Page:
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I saw that I could make the first query propounded by the lover—the first query to which the Raven should reply “Nevermore”—that I could make this first query a commonplace one—the second less so—the third still less, and so on, until at length the lover—startled from his original nonchalance by the melancholy character of the word itself, by its frequent repetition, and by a consideration of the ominous reputation of the fowl that uttered it—is at length excited to superstition, and wildly propounds queries of a far different character—queries whose solution he has passionately at heart—propounds them half in superstition and half in that species of despair which delights in self-torture—propounds them not altogether because he believes in the prophetic or demoniac character of the bird (which, reason assures him, is merely repeating a lesson learned by rote) but because he experiences a phrenzied pleasure in so modeling his questions as to receive from the expected “Nevermore,” the most delicious because the most intolerable of sorrow.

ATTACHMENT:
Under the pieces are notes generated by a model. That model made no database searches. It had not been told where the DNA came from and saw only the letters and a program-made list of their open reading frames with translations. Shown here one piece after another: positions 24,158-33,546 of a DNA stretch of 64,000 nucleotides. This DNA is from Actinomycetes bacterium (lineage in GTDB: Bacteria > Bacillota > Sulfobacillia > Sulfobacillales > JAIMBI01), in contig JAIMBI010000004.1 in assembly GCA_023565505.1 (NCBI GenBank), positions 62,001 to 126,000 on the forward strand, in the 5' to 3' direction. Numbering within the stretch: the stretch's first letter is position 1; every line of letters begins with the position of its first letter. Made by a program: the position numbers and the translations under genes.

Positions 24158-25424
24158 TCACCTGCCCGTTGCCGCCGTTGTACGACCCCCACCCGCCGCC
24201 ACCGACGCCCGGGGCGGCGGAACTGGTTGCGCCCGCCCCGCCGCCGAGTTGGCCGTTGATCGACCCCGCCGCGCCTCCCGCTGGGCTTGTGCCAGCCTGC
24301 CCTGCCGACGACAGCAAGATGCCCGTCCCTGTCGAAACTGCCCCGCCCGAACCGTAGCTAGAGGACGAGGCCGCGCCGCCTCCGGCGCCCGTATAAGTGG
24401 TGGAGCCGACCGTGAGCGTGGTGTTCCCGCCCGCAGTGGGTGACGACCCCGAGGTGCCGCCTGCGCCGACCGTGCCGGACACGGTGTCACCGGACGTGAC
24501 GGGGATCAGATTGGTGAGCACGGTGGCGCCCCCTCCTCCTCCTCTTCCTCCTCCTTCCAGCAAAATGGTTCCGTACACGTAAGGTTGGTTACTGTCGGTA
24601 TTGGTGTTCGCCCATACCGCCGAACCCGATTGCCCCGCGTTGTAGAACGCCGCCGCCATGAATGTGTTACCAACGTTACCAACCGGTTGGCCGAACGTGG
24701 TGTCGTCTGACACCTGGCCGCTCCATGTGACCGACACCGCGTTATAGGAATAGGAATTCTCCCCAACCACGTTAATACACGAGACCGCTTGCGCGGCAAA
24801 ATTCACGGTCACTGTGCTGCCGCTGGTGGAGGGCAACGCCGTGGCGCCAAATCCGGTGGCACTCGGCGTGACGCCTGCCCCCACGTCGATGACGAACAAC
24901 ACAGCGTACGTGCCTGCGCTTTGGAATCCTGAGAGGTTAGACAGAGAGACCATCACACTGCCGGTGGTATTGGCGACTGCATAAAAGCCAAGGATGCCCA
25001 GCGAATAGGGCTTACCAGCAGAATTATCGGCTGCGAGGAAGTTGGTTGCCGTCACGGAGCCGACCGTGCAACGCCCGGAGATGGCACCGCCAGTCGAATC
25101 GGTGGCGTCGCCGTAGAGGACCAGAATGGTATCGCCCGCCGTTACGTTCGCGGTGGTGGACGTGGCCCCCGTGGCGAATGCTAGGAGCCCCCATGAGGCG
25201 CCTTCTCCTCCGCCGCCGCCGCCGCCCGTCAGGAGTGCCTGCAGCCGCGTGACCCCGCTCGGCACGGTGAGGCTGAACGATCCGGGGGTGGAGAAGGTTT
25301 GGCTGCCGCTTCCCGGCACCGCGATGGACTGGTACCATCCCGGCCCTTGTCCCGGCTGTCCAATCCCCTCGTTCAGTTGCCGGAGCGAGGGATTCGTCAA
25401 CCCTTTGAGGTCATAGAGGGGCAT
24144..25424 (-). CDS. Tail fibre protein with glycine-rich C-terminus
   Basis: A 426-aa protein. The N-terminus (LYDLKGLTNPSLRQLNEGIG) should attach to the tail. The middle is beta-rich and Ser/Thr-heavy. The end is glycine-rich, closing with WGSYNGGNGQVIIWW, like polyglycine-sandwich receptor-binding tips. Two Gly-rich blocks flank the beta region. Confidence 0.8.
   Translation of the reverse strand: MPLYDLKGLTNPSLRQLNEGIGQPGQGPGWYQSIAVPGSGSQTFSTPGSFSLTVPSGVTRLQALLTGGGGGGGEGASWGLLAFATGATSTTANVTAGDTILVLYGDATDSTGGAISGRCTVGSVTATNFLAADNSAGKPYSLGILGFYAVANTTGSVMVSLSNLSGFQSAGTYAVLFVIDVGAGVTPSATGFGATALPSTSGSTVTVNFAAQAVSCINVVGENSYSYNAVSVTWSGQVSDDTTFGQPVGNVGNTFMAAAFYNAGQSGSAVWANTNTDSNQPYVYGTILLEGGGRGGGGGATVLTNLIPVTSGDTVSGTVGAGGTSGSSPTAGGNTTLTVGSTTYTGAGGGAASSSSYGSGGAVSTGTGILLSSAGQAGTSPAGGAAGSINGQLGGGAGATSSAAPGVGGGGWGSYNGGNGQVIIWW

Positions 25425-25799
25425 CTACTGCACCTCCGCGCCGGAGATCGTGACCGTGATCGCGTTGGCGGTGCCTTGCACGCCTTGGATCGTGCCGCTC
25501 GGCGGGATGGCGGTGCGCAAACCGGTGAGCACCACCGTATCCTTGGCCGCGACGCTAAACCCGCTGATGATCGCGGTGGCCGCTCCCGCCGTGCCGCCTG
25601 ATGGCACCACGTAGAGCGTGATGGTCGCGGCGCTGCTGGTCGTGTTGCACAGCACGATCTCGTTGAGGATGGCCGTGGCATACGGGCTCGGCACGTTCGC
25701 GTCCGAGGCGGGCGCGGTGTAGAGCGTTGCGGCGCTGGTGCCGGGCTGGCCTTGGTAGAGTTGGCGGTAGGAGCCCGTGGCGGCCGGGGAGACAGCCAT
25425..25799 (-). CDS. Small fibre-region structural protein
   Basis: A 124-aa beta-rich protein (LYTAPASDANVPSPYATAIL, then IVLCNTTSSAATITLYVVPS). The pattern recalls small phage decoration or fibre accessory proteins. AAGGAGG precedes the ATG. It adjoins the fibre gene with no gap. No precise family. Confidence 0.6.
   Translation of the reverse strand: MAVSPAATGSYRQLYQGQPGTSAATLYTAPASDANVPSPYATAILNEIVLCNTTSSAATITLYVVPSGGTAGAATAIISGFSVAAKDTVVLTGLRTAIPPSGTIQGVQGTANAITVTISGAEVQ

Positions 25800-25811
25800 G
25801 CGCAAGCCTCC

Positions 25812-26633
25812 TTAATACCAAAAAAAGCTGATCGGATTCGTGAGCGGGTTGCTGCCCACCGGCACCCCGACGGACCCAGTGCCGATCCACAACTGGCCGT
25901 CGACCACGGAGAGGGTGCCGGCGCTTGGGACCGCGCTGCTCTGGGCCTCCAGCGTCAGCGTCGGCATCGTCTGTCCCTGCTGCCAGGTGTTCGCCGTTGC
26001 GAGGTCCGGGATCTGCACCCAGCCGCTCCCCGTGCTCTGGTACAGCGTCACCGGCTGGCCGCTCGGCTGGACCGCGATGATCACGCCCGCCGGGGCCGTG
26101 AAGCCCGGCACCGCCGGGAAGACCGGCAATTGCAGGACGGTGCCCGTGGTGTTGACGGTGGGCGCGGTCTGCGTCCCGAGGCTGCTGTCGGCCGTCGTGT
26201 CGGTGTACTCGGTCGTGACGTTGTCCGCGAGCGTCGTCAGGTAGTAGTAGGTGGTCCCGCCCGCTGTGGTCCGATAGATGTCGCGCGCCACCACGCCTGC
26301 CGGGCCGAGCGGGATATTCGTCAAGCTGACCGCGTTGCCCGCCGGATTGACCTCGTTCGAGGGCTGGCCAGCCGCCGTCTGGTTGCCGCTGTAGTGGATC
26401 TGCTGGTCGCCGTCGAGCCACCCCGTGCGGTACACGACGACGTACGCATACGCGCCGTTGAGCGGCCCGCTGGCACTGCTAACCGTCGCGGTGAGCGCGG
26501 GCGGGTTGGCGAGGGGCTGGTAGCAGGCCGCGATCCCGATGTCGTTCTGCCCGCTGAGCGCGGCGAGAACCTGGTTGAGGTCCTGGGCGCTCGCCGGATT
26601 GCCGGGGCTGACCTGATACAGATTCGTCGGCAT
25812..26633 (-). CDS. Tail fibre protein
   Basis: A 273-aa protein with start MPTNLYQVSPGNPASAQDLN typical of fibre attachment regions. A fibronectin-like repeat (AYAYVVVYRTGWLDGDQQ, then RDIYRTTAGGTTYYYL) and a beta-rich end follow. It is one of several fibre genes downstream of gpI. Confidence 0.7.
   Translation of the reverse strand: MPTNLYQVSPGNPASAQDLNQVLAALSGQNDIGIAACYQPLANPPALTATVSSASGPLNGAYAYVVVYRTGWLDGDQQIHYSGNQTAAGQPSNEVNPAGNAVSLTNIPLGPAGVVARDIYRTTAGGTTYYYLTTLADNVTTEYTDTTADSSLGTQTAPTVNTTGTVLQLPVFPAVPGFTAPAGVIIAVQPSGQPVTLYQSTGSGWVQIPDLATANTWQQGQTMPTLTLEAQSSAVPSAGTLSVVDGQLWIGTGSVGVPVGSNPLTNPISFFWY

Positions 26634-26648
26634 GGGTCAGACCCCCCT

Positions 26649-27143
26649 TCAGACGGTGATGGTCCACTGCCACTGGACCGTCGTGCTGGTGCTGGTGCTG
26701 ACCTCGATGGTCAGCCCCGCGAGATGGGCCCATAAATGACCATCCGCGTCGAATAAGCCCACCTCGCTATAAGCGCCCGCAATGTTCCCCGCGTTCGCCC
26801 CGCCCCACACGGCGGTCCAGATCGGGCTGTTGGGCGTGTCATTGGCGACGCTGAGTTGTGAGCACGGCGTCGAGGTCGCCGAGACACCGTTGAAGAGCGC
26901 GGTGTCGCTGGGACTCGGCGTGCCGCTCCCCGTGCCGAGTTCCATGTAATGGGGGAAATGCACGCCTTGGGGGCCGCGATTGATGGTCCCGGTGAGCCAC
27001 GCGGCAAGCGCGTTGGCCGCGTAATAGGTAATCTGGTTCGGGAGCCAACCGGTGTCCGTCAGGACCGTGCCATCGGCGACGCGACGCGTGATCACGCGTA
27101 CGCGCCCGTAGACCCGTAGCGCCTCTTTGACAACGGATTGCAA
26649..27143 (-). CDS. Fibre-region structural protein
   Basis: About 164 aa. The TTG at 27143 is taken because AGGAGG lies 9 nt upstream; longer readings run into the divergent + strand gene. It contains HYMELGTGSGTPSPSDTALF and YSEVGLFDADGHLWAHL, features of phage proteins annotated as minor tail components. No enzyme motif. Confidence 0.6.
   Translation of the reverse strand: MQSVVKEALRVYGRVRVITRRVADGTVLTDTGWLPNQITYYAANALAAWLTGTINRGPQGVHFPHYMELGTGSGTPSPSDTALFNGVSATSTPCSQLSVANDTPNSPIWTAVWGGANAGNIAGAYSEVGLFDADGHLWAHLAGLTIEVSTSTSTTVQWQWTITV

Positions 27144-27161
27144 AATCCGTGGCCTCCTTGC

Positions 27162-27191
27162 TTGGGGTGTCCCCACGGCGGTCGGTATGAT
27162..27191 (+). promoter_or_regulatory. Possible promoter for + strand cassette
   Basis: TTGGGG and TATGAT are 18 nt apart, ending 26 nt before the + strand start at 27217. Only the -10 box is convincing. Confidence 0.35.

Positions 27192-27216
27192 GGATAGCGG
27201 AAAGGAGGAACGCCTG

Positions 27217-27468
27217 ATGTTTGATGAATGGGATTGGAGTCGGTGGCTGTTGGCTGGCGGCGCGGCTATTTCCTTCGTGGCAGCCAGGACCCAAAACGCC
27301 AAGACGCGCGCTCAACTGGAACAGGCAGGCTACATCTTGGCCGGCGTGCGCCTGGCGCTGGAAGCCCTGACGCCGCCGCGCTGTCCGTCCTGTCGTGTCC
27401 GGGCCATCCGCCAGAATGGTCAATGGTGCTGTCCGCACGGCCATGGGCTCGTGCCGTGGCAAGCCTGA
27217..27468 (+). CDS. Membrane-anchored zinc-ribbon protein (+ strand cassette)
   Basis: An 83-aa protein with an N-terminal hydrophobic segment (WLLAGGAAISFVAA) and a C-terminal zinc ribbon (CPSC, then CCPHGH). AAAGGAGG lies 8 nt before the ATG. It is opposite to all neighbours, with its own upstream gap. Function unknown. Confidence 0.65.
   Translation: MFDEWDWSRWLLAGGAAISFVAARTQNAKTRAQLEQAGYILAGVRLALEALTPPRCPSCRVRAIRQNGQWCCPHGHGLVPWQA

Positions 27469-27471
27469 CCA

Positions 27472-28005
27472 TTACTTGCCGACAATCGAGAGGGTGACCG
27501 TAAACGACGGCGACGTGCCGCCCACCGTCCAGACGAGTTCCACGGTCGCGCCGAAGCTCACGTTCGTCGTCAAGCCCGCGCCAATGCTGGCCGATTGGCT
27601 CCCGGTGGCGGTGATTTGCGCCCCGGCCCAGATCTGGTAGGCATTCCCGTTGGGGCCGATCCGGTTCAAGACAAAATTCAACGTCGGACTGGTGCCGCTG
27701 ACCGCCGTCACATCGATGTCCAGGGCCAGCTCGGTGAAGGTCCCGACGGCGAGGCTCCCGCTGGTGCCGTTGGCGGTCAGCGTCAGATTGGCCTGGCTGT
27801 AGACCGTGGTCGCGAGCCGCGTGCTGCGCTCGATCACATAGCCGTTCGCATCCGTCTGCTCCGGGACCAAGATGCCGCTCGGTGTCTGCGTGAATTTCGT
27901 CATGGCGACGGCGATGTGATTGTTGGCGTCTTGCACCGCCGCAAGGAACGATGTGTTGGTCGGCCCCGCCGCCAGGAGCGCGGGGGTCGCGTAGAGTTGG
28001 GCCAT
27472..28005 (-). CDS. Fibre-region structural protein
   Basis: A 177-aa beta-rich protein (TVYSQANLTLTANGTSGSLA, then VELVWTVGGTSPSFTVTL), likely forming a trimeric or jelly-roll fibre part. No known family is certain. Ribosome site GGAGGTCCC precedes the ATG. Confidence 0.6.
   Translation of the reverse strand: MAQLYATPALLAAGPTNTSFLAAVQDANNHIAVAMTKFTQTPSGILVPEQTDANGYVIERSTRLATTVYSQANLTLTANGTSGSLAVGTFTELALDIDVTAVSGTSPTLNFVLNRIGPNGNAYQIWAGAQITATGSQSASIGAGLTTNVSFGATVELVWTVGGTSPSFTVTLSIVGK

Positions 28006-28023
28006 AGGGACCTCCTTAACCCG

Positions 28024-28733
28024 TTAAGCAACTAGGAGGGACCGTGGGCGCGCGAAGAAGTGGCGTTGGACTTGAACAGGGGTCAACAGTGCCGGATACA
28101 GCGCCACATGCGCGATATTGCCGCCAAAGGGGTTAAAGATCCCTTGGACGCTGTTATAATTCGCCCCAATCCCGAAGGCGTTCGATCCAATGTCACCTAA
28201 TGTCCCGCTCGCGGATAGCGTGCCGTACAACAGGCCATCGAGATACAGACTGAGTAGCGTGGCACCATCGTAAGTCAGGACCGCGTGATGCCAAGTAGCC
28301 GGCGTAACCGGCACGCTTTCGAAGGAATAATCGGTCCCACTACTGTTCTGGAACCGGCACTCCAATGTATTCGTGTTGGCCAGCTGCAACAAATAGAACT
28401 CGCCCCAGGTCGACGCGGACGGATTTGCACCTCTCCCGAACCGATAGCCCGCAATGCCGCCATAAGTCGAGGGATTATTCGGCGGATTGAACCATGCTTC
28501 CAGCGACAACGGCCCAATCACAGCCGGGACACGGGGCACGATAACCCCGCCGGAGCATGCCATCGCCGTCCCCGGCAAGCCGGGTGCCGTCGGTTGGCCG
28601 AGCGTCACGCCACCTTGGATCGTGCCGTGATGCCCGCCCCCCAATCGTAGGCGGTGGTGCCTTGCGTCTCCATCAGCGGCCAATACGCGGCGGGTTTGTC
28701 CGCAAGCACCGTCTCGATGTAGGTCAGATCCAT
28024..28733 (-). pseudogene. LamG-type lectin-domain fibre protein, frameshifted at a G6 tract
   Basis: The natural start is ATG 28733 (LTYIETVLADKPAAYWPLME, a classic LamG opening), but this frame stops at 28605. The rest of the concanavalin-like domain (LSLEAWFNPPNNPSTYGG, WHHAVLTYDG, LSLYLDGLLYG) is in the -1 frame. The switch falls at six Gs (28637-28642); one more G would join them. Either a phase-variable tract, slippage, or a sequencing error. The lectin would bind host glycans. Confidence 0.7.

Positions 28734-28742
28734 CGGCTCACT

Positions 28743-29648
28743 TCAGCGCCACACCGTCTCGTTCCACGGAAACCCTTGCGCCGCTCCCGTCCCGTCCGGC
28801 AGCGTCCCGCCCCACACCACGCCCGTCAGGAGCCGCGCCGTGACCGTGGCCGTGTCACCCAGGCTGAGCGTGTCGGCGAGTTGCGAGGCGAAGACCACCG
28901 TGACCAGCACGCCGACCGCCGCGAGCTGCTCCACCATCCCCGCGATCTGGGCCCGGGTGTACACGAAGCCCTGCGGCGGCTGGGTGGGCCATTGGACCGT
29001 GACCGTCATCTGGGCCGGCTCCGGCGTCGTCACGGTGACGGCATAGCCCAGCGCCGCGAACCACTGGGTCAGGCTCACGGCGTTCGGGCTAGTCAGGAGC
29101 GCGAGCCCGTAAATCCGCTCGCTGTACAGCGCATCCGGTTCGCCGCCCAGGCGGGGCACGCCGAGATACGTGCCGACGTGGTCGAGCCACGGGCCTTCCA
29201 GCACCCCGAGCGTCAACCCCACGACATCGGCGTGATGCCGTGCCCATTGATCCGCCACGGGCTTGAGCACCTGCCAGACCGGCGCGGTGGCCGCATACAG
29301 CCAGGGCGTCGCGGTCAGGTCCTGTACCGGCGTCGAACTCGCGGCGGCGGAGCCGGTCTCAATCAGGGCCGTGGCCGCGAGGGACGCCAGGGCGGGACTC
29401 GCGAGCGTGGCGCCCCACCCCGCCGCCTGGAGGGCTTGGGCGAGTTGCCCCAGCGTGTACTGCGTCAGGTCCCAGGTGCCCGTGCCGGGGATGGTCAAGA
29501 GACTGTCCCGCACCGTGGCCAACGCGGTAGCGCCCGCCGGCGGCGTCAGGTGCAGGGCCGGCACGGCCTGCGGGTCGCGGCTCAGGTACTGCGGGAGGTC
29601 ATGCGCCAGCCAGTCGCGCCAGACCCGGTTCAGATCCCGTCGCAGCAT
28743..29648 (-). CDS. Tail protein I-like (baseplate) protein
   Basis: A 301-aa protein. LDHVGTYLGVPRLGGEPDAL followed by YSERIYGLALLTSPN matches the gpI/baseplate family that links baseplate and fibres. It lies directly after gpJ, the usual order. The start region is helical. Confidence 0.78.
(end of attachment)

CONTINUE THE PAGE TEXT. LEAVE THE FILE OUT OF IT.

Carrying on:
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The extent to which this has been neglected, in versification, is one of the most unaccountable things in the world.
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The next point to be considered was the mode of bringing together the lover and the Raven—and the first branch of this consideration was the locale.
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For example, an air of the fantastic—approaching as nearly to the ludicrous as was admissible—is given to the Raven’s entrance.
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Holding these opinions, I added the two concluding stanzas of the poem—their suggestiveness being thus made to pervade all the narrative which has preceded them.
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“’Tis some visitor,” I muttered, “tapping at my chamber door— Only this and nothing more.
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Not the least obeisance made he; not a minute stopped or stayed he; But, with mien of lord or lady, perched above my chamber door— Perched upon a bust of Pallas just above my chamber door— Perched, and sat, and nothing more.
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” .
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Silently corrected typographical errors.